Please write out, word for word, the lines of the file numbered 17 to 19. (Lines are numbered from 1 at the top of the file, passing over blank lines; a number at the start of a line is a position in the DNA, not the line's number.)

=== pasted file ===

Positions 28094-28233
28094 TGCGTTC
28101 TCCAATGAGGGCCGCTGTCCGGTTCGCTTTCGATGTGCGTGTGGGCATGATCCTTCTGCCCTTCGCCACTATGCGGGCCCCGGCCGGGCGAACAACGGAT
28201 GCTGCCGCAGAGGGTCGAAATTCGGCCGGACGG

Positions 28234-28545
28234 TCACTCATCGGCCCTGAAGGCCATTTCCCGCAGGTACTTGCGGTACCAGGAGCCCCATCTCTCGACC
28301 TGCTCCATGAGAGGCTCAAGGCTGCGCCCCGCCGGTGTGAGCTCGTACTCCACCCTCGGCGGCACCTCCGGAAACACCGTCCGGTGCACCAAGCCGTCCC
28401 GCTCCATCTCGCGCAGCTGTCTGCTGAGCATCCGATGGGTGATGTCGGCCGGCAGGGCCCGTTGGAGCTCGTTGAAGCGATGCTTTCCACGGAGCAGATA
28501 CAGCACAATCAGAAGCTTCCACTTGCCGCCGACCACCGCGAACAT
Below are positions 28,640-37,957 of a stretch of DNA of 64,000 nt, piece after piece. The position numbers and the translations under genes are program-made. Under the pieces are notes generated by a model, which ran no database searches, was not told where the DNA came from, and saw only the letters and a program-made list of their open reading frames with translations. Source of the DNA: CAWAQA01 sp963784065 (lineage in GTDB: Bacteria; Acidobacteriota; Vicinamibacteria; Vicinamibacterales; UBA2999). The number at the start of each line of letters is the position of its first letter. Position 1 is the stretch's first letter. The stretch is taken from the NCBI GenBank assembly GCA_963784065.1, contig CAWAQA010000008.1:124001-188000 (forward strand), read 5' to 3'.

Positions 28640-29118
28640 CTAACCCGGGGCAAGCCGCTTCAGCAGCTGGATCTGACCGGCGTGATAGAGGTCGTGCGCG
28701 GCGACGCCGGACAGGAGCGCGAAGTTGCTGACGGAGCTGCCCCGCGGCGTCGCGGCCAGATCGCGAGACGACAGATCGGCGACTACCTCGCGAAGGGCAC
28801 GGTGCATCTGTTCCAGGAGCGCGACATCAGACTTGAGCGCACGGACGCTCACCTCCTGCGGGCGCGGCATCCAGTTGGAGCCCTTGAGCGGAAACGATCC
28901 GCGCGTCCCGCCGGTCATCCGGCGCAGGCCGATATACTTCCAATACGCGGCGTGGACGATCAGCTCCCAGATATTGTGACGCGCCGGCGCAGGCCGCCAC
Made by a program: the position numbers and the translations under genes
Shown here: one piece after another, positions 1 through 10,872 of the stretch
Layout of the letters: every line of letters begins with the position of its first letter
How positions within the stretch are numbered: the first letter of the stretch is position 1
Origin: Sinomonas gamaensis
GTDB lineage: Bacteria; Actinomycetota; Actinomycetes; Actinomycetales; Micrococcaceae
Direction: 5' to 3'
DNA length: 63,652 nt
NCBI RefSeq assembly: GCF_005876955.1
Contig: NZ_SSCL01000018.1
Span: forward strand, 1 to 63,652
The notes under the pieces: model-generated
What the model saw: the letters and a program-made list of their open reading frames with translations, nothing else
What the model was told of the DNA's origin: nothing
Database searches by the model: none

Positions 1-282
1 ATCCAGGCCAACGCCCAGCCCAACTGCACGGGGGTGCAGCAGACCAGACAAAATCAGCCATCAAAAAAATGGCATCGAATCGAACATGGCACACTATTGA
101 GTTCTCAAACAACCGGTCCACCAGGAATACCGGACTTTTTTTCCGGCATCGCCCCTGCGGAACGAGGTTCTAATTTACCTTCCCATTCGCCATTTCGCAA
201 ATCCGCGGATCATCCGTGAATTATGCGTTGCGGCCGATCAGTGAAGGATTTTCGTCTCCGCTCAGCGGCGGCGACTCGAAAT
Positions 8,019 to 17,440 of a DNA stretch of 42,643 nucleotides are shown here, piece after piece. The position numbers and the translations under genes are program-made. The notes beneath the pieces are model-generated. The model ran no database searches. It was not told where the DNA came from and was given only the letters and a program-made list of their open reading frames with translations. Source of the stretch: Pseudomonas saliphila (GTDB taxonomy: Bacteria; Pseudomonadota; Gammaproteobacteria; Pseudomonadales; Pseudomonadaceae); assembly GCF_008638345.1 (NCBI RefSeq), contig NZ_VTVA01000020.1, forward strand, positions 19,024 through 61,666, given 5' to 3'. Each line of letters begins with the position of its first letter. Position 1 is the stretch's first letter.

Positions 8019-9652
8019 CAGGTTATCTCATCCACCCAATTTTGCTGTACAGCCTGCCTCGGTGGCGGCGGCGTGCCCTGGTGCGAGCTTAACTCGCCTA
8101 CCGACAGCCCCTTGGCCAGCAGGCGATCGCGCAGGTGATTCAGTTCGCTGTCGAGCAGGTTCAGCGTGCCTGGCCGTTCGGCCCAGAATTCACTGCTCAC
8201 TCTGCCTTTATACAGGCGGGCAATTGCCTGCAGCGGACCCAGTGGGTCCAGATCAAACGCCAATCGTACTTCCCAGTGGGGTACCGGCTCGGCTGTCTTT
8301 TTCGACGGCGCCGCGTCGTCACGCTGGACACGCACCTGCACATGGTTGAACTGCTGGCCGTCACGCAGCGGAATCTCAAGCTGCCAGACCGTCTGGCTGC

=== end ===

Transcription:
Shown here: one piece after another, positions 1 through 10,872 of the stretch
Layout of the letters: every line of letters begins with the position of its first letter
How positions within the stretch are numbered: the first letter of the stretch is position 1